I've seen plenty of questions asking if listening to music boosts productivity, etc. but I haven't been able to find one about performing music. Learning to play the piano has been on my to-do list for a while, partly because I have a sneaky suspicion that learning to deal with the relationships, recursions, etc. inherent in music will make me a better programmer (plus it looks fun).

Does anyone know of any research on, or have first-hand experience with, learning a musical instrument having any sort of noticeable effect on one's programming or mathematical ability? Most of what I've been able to find seems to be interested in the effects of learning music at a very young age on boosting overall mental ability. I would also be interested in the other direction, aka learning to program improving one's ability with an instrument.

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    Learning the keyboard helped me immensely. <groan>
    – Dave Nay
    Jun 4, 2013 at 20:40
  • The people who are attracted to software development are also the same people that fancy playing a musical instrument. They both have mathematical and algorithmic underpinnings, after all. Jun 4, 2013 at 20:43
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    As someone who's never played an instrument, I speak only hot air here, but I would think programming might be more related to music composition and analysis etc than the act of playing the instrument. But I have no experience to claim such, so take that with a grain of cornfeed. Jun 4, 2013 at 21:16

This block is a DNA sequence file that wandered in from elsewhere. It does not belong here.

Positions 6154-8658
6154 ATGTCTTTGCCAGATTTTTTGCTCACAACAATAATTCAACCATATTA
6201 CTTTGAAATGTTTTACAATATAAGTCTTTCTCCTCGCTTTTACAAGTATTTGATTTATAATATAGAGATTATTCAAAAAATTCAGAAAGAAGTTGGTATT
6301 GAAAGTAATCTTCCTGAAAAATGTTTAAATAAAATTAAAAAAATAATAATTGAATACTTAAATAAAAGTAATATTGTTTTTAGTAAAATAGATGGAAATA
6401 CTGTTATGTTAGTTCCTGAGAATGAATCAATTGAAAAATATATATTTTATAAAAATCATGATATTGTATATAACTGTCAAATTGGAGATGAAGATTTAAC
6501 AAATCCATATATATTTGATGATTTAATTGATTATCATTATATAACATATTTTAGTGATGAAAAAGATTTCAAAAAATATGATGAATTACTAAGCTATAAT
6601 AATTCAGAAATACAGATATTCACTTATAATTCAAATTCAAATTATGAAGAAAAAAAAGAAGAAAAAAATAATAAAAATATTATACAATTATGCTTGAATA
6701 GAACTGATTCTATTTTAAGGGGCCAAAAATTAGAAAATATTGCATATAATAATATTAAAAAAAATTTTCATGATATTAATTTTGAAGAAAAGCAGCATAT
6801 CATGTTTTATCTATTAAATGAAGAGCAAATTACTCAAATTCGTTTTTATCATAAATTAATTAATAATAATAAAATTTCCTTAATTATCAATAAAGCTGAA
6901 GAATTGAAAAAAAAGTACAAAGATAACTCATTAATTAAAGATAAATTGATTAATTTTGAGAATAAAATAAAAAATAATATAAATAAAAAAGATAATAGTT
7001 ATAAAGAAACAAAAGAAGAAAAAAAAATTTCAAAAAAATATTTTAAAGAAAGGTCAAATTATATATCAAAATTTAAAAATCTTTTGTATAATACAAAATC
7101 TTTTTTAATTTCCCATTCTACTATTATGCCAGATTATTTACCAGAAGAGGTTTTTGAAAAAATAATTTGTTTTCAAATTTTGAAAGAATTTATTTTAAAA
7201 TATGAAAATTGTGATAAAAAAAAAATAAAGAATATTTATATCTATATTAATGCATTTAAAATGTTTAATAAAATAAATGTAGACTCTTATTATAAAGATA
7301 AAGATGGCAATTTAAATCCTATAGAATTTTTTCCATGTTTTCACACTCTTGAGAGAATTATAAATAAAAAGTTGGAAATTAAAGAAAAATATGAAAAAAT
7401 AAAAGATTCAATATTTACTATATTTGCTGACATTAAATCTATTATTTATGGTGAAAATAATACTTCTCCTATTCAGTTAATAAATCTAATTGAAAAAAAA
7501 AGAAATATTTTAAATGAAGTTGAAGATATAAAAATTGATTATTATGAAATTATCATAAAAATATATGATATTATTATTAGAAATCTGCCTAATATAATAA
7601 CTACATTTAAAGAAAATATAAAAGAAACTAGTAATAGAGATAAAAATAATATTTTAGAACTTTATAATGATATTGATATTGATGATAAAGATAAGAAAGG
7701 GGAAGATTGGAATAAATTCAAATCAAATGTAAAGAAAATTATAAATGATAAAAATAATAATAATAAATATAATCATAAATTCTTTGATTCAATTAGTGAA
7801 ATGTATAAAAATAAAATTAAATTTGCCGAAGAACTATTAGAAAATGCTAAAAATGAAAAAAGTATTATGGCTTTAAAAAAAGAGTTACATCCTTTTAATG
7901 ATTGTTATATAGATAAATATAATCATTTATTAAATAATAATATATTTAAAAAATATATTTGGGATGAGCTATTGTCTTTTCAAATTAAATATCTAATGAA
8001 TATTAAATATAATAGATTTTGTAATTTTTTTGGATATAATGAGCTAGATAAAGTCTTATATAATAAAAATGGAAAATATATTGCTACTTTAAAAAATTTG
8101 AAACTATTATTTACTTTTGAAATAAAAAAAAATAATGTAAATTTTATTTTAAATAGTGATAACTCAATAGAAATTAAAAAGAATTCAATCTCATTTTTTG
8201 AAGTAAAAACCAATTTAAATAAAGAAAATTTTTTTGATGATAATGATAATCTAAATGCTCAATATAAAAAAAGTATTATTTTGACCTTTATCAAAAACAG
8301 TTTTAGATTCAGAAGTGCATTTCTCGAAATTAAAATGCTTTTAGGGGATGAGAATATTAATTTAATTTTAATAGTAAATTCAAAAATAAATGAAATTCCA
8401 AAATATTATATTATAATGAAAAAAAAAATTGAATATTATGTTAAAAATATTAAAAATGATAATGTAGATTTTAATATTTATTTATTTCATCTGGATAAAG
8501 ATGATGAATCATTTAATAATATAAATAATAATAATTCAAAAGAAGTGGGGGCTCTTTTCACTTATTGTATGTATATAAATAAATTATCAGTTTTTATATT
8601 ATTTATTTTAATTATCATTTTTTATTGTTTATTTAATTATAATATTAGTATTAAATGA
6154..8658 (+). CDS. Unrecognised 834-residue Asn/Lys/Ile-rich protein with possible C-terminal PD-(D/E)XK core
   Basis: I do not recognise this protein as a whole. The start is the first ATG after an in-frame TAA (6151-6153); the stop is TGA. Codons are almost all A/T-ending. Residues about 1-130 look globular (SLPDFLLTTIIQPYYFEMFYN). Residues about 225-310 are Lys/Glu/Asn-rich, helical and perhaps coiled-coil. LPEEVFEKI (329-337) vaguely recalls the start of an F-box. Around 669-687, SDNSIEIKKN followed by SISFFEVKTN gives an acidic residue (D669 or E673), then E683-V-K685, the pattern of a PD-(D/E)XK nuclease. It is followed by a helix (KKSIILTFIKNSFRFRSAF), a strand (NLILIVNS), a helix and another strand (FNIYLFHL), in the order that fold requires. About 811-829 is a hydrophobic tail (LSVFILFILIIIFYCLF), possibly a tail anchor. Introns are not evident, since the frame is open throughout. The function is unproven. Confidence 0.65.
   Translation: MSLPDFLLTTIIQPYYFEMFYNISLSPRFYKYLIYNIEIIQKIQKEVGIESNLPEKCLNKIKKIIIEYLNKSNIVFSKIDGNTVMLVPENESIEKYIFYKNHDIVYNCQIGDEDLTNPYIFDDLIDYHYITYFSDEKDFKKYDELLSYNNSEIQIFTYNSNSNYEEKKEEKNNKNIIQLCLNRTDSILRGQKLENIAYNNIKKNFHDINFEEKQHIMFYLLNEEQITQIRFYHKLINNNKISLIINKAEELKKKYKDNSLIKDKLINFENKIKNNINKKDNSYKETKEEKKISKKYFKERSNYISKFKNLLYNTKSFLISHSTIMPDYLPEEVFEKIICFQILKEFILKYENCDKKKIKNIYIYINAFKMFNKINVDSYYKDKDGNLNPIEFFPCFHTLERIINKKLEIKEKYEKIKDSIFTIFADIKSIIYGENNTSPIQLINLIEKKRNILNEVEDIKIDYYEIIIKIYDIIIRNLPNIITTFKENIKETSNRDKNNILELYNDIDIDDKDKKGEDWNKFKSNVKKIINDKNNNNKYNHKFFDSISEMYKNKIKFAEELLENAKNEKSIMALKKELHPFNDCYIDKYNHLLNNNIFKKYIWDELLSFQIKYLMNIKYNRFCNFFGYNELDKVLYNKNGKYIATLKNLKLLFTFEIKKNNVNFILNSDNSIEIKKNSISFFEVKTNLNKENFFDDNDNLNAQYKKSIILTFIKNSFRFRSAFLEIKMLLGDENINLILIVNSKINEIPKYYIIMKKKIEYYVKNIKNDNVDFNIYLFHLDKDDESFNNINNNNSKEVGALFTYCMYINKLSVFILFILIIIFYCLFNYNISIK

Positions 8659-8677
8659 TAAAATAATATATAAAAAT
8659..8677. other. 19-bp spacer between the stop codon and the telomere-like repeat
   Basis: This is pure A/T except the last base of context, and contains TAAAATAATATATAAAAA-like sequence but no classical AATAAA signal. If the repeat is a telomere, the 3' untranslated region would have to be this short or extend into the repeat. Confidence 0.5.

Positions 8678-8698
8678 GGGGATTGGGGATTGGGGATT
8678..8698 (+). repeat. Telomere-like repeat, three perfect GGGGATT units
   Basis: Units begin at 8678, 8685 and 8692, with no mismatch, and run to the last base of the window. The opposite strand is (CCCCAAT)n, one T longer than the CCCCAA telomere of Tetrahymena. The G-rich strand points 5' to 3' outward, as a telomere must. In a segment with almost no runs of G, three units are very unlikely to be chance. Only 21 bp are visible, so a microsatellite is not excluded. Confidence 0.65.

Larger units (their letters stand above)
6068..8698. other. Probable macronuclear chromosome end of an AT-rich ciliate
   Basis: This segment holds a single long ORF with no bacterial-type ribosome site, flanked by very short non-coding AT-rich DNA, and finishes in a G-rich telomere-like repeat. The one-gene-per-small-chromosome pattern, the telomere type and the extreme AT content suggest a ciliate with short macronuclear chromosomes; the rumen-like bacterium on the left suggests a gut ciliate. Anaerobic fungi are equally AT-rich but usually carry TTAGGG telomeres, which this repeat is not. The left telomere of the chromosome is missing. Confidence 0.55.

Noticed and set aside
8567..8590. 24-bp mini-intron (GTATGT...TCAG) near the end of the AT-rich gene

• @JimmyHoffa Good point. I suspect that might be file-able under the "learn how to walk before you try to run" category though.
    – Evicatos
    Jun 4, 2013 at 21:36
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    see also: skeptics.stackexchange.com/q/1570/96
    – Sklivvz
    Jun 4, 2013 at 22:38

2 Answers 2


I have never met Rich Hickey, but I have three things in common with him: we both like to program, we play guitar, and we have Music Composition Bachelors degrees from Berklee College of Music. Here's what Mr. Hickey has to say on the subject:

Software design and composition have a lot of similarities. Both involve manipulating and coordinating abstractions, and envisioning their realization, in the case of programs that are processes, in and over time. I’ve certainly found software design satisfies the creative urge I intended to pursue in composition, and has completely displaced it.